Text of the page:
We are at the beach with friends. One of them shouts: "We go swimming to the furthest buoy!". We start swimming towards the buoy and we realize that we no longer stand. It is getting deeper and darker. Fruit of the passion of the moment we have accepted to swim towards a place far from the shore, but when we are aware that we do not know what we have underneath, we begin to get nervous. We arrive at the buoy and remain with the companions in the water, without standing up while we observe that the bottom is dark. Anxiety and discomfort is increasing more and more. If this happens to us, we may suffer from thalasophobia.
- 1 Thalasophobia
- 2 Symptoms of thalasophobia
- 3 What is the reason?
- 4 Treatment
Thalasophobia represents an intense fear of the sea. "Thalassa", comes from the Greek and means sea; and "phobos," fear. It has different degrees of intensity and exposure. We may love to go by boat but we are terrified of swimming where we don't see the bottom. We may also like the beach, but viewing images like propellers of large underwater boats can cause us discomfort. In another degree, the simple mental image of the sea depths can also awaken us discomfort. It is possible that the fear is so great that we are not even able to set foot in the water.
This phobia can also cover part of two other phobias: batophobia and hydrophobia. The first involves fear of depth; The second, to the water. Batophobia does not necessarily have to occur in the sea, it can appear in long corridors, in deep pools or before a large vertical hole. Thalasophobia can appear at different times and circumstances and, above all, it depends on each person.
Symptoms of Thalasophobia
Like the vast majority of phobias, the main emotional symptom of thalasophobia is intense fear. A fear that may be accompanied by different physical symptoms:
- Dry mouth
- Agitated breathing
TO cognitive and behavioral level Different symptoms may also appear:
- Difficulty thinking
- Catastrophic thoughts.
- Avoid the dreaded stimulus.
- Escape the situation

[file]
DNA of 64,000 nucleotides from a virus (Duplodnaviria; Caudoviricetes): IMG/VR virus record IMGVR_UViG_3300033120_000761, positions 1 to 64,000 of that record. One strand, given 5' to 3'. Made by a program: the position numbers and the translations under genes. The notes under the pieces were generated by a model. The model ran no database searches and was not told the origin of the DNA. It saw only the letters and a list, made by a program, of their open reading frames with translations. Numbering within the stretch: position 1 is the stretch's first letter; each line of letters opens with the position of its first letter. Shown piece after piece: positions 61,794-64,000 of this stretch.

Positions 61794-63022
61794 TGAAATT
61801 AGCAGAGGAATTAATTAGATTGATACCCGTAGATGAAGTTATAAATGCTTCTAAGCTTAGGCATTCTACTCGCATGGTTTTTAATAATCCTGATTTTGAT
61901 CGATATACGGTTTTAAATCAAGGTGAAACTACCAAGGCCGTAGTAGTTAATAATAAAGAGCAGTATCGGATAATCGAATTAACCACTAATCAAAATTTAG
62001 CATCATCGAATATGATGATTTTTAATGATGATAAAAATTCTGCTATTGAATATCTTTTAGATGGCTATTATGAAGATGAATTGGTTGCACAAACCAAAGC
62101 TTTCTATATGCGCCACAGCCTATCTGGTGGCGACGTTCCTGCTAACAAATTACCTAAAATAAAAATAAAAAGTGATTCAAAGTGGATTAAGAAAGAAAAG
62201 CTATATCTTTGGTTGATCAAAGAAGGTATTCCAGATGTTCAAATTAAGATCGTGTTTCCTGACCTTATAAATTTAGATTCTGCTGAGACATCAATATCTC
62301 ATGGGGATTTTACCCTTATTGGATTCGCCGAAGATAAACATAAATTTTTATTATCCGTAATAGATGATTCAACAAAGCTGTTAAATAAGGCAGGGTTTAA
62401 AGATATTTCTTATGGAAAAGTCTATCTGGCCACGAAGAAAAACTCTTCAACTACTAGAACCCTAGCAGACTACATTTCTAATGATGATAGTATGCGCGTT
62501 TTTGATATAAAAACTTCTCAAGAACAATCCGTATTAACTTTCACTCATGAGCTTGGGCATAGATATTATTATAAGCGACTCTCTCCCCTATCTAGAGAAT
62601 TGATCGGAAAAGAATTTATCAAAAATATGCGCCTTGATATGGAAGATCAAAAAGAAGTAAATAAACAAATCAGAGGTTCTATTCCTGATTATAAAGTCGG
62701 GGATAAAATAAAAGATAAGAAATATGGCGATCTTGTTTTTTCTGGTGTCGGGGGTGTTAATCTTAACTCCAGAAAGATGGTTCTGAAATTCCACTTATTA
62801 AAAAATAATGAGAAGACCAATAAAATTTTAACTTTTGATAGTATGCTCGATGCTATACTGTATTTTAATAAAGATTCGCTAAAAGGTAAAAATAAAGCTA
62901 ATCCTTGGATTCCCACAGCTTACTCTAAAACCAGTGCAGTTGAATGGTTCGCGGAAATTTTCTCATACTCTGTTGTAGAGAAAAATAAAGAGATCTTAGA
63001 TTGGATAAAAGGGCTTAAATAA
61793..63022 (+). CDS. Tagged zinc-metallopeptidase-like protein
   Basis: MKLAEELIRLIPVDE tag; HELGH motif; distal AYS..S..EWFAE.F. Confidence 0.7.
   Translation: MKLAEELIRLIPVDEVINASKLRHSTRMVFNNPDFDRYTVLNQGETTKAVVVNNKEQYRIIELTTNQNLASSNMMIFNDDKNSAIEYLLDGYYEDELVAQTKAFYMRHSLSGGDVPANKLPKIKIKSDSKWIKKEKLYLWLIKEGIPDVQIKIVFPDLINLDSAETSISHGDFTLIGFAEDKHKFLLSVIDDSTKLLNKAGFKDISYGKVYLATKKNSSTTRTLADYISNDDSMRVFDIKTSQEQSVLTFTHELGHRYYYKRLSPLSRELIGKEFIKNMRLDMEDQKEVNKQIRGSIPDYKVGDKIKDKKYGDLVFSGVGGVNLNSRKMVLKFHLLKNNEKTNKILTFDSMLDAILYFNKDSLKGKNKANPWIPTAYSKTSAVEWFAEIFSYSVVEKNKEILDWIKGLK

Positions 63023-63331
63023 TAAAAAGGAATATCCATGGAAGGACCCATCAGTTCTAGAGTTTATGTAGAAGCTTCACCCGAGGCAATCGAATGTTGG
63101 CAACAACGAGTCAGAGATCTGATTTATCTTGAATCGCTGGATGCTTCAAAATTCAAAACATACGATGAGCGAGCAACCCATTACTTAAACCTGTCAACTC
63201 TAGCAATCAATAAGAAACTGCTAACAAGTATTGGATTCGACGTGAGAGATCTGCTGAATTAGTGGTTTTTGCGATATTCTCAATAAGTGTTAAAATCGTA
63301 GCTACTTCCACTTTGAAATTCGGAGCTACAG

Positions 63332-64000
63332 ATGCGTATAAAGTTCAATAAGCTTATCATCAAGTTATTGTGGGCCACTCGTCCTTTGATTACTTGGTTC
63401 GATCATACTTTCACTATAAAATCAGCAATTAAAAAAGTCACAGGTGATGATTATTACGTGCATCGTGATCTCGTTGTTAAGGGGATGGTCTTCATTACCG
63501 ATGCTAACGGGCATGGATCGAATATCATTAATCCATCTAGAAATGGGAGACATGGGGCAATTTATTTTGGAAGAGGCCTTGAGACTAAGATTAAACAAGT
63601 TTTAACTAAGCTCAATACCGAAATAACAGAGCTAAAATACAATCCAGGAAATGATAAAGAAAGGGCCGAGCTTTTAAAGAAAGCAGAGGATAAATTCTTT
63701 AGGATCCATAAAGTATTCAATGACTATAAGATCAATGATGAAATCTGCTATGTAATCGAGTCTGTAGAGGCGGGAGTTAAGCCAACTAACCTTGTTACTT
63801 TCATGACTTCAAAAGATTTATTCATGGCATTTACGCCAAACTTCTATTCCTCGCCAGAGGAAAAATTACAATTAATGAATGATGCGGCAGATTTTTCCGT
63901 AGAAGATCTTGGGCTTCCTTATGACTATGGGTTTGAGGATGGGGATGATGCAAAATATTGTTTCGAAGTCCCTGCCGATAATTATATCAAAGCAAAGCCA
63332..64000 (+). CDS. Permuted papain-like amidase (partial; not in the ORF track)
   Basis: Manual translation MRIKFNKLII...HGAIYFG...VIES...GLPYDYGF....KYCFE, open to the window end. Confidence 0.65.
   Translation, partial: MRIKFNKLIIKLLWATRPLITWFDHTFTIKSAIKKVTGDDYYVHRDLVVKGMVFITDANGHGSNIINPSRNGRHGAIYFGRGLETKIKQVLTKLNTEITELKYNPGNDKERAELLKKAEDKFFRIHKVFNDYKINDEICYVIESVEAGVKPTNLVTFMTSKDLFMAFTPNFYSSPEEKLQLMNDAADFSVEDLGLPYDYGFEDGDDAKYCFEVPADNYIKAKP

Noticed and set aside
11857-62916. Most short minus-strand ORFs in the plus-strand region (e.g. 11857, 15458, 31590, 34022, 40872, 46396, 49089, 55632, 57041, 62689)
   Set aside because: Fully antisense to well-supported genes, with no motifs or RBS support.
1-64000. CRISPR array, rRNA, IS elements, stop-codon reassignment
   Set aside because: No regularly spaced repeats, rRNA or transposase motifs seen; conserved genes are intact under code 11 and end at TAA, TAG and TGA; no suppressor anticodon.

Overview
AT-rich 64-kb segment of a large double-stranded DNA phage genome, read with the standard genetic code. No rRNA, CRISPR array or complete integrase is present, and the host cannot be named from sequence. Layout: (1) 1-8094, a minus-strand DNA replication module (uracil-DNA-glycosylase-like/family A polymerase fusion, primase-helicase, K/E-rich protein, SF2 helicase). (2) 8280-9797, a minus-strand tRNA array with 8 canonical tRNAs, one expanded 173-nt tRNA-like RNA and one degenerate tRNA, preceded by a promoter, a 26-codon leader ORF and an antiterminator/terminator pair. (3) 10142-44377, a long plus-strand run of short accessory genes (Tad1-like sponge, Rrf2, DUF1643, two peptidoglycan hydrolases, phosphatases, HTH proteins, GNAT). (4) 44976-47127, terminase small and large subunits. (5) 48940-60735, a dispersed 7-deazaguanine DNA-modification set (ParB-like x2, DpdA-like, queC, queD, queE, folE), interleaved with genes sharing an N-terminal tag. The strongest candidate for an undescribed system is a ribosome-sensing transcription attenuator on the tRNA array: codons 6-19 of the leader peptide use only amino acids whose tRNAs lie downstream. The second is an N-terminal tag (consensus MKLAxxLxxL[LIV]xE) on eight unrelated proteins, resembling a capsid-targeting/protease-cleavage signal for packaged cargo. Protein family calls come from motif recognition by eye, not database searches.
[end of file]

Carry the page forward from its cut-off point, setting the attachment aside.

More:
For what is this?
The reasons for this phobia can be multiple and varied. On the one hand, it can arise from the collective imaginary about the popular belief that when we don't see the background any kind of strange creature can appear. Perhaps it is a belief induced by many films. Recall that the film "Shark" by Steven Spielberg, generated fear of the beach in many bathers. Legends like Kraken's may also have influenced this type of fear.
The fear of the unknown also becomes important. Not knowing what we have under our feet can generate intense anxiety. The sea and the ocean are still great strangers, so we can develop fear towards what we ignore. Nevertheless, This phobia can extend to not wanting to bathe on the beach or not wanting to ride a boat. In the first case, it could be a more acute case of fear of what the sea may hold; In the second case, it could be the fear of an accident happening and we end up in the water.
Traumatic experiences at sea can also be related. If we have ever experienced any kind of adverse event related to the sea or the ocean, it may have conditioned us. For example, having been about to drown, having seen others in danger, someone in our family died at sea, having witnessed an accident ... Each of us lives and interprets the same situation differently, so this type of event can affect us in one way or another.
The treatment of this phobia could be done through cognitive behavioral therapy, specifically with a technique known as Systematic Desensitization. It is based on reciprocal inhibition. Consists in cause phobic symptoms gradually while creating states of relaxation. Vallejo-Slocker and Vallejo (2016), state that "According to this principle, psychologically and biologically relaxation competes with anxiety responses because they are physiologically opposite responses".
Working in imagination can also be an effective technique.. In systematic desensitization you can work with the imagination. It is about exposing ourselves through imagination to the feared situation. It depends on the degree of aversion generated by the sea, we start with one type of visualization or another. We can start imagining the sea, or we can also imagine bathing where we don't stand. After an initial interview we will know the point where the person is face.
Vallejo-Slocker, L. and Vallejo, M. (2016). On systematic desensitization. A surpassed or renowned technique. Psychological action, 13 (2), 157-163.
American Psychiatric Association. (2018).Diagnostic and statistical manual of mental disorders (5th Edition). Madrid: Pan American Medical Editorial.